Today an international petition with over 100,000 signatures was delivered to the Government of Hong Kong calling for an end to the exploitation of migrant domestic workers. The petition, coming just days before the start of the high profile trial of Erwiana Sulistyaningsih’s employer was signed by 103,307 individuals from over 160 countries.
In response to the petition Erwiana said, “I don’t want anyone else to experience the abuse I did. That is why I support this call for the government of Hong Kong to end exploitation of migrant domestic workers. I hope that in the future women can come here and work without fear of abuse, with fair pay and equal treatment.”
Organized by Amnesty International, Hong Kong Confederation of Trade Unions, International Domestic Workers Federation and Walk Free, the petition calls on the Secretary for Labour and Welfare, Matthew Cheung Kin-chung, to take urgent steps to enhance the protection of migrant domestic workers in the territory. These steps include:
- Establishing a robust, proactive body that monitors, investigates and punishes agencies that charge excessive fees, confiscate passports and encourage underpayment of wages.
- Introducing a government run system for payment of recruitment fees and wages so agencies and employers cannot exploit workers.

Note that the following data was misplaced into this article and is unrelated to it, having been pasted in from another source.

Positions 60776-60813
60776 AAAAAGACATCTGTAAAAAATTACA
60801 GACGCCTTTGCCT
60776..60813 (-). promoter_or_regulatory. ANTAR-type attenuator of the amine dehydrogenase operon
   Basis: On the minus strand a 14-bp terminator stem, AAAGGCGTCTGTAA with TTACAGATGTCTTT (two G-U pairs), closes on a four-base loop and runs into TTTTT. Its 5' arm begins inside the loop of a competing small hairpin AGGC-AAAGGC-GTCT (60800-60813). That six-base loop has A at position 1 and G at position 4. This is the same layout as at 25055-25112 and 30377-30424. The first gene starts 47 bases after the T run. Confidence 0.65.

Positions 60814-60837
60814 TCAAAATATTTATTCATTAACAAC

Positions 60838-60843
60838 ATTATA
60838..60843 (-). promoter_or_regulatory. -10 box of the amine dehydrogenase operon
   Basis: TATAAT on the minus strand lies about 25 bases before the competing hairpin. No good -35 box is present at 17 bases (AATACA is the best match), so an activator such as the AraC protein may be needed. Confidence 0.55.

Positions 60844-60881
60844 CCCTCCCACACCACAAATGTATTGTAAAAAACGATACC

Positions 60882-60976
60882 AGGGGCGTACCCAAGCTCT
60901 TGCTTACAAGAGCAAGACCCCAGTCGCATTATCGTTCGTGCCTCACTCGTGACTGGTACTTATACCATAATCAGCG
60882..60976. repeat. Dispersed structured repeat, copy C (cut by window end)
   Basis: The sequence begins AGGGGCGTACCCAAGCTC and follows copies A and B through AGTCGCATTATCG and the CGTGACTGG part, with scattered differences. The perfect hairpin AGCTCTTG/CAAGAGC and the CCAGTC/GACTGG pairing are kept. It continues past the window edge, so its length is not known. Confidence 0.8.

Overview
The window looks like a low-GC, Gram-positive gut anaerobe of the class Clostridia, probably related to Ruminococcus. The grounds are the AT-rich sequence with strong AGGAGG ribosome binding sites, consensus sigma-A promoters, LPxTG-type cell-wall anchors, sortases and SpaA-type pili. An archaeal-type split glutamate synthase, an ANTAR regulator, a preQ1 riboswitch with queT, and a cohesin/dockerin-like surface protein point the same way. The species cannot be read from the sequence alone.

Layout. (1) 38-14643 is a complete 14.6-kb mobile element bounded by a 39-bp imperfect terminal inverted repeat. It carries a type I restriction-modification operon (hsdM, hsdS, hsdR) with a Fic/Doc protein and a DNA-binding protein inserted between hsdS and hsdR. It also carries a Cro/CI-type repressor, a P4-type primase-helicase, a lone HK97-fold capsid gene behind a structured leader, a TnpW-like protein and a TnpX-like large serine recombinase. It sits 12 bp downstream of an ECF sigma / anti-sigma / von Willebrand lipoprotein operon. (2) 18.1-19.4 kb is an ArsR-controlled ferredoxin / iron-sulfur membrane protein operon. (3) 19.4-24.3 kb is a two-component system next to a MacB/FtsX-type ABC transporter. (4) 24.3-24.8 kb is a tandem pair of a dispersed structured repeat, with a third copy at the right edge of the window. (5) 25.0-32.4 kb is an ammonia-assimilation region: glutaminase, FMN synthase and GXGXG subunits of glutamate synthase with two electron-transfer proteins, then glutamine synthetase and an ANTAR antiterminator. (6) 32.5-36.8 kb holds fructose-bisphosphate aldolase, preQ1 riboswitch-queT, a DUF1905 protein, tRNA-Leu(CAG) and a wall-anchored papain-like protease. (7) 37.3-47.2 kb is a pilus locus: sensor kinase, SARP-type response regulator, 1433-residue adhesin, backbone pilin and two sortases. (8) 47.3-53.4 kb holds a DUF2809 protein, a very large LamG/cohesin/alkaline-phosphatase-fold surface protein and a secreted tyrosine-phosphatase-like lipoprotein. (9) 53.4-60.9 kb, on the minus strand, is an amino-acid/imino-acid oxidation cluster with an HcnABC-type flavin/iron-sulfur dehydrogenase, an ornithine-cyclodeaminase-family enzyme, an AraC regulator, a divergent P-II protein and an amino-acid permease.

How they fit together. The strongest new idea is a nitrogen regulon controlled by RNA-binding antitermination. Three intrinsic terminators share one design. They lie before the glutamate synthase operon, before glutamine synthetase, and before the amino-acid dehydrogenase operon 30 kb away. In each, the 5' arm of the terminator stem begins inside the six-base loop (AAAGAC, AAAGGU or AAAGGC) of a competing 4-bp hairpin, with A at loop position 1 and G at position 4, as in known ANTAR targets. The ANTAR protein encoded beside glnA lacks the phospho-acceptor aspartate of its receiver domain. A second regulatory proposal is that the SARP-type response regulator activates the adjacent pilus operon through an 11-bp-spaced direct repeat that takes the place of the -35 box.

- Establishing a body where government, workers and employers agree on recruitment fees, and work towards the international standard of ‘no fee to the employee’.
- Letting employers and workers decide between them whether the worker will live-in or not.
- Abolishing the ‘two week rule’ so that domestic workers are equally under the same immigration policy as other migrant workers.
A damning report by Amnesty International Exploited for Profit published in November 2013 and the shocking abuse of Erwiana by her employer drew international media attention, shining a spotlight on the Government of Hong Kong’s failure to adequately protect migrant domestic workers. The unprecedented international response to the petition demonstrates huge public concern on this issue. This comes on top of years of criticism by local groups and UN bodies, yet the government has so far failed to address violations of its own laws or violations of its international treaty obligations.
Women who come to Hong Kong as domestic workers are systematically exploited by unscrupulous agencies and employers. Many are lied to about their jobs and wages, charged excessive illegal fees, paid less than the Minimum Allowable Wage, and have their passport confiscated. All these practices are against the law and can amount to trafficking for forced labour – a type of modern day slavery. Due to the mandatory live-in requirement abusive employers can hide their crimes and workers often feel they have nowhere to escape. High levels of debt, no passport and fear of losing their jobs also can keep them in an abusive work situation. Those who do escape and make a complaint are unable to work and often go home instead of trying to claim unpaid wages or take those who abused them to court. As a result very few employers or agencies are ever punished for breaking the law.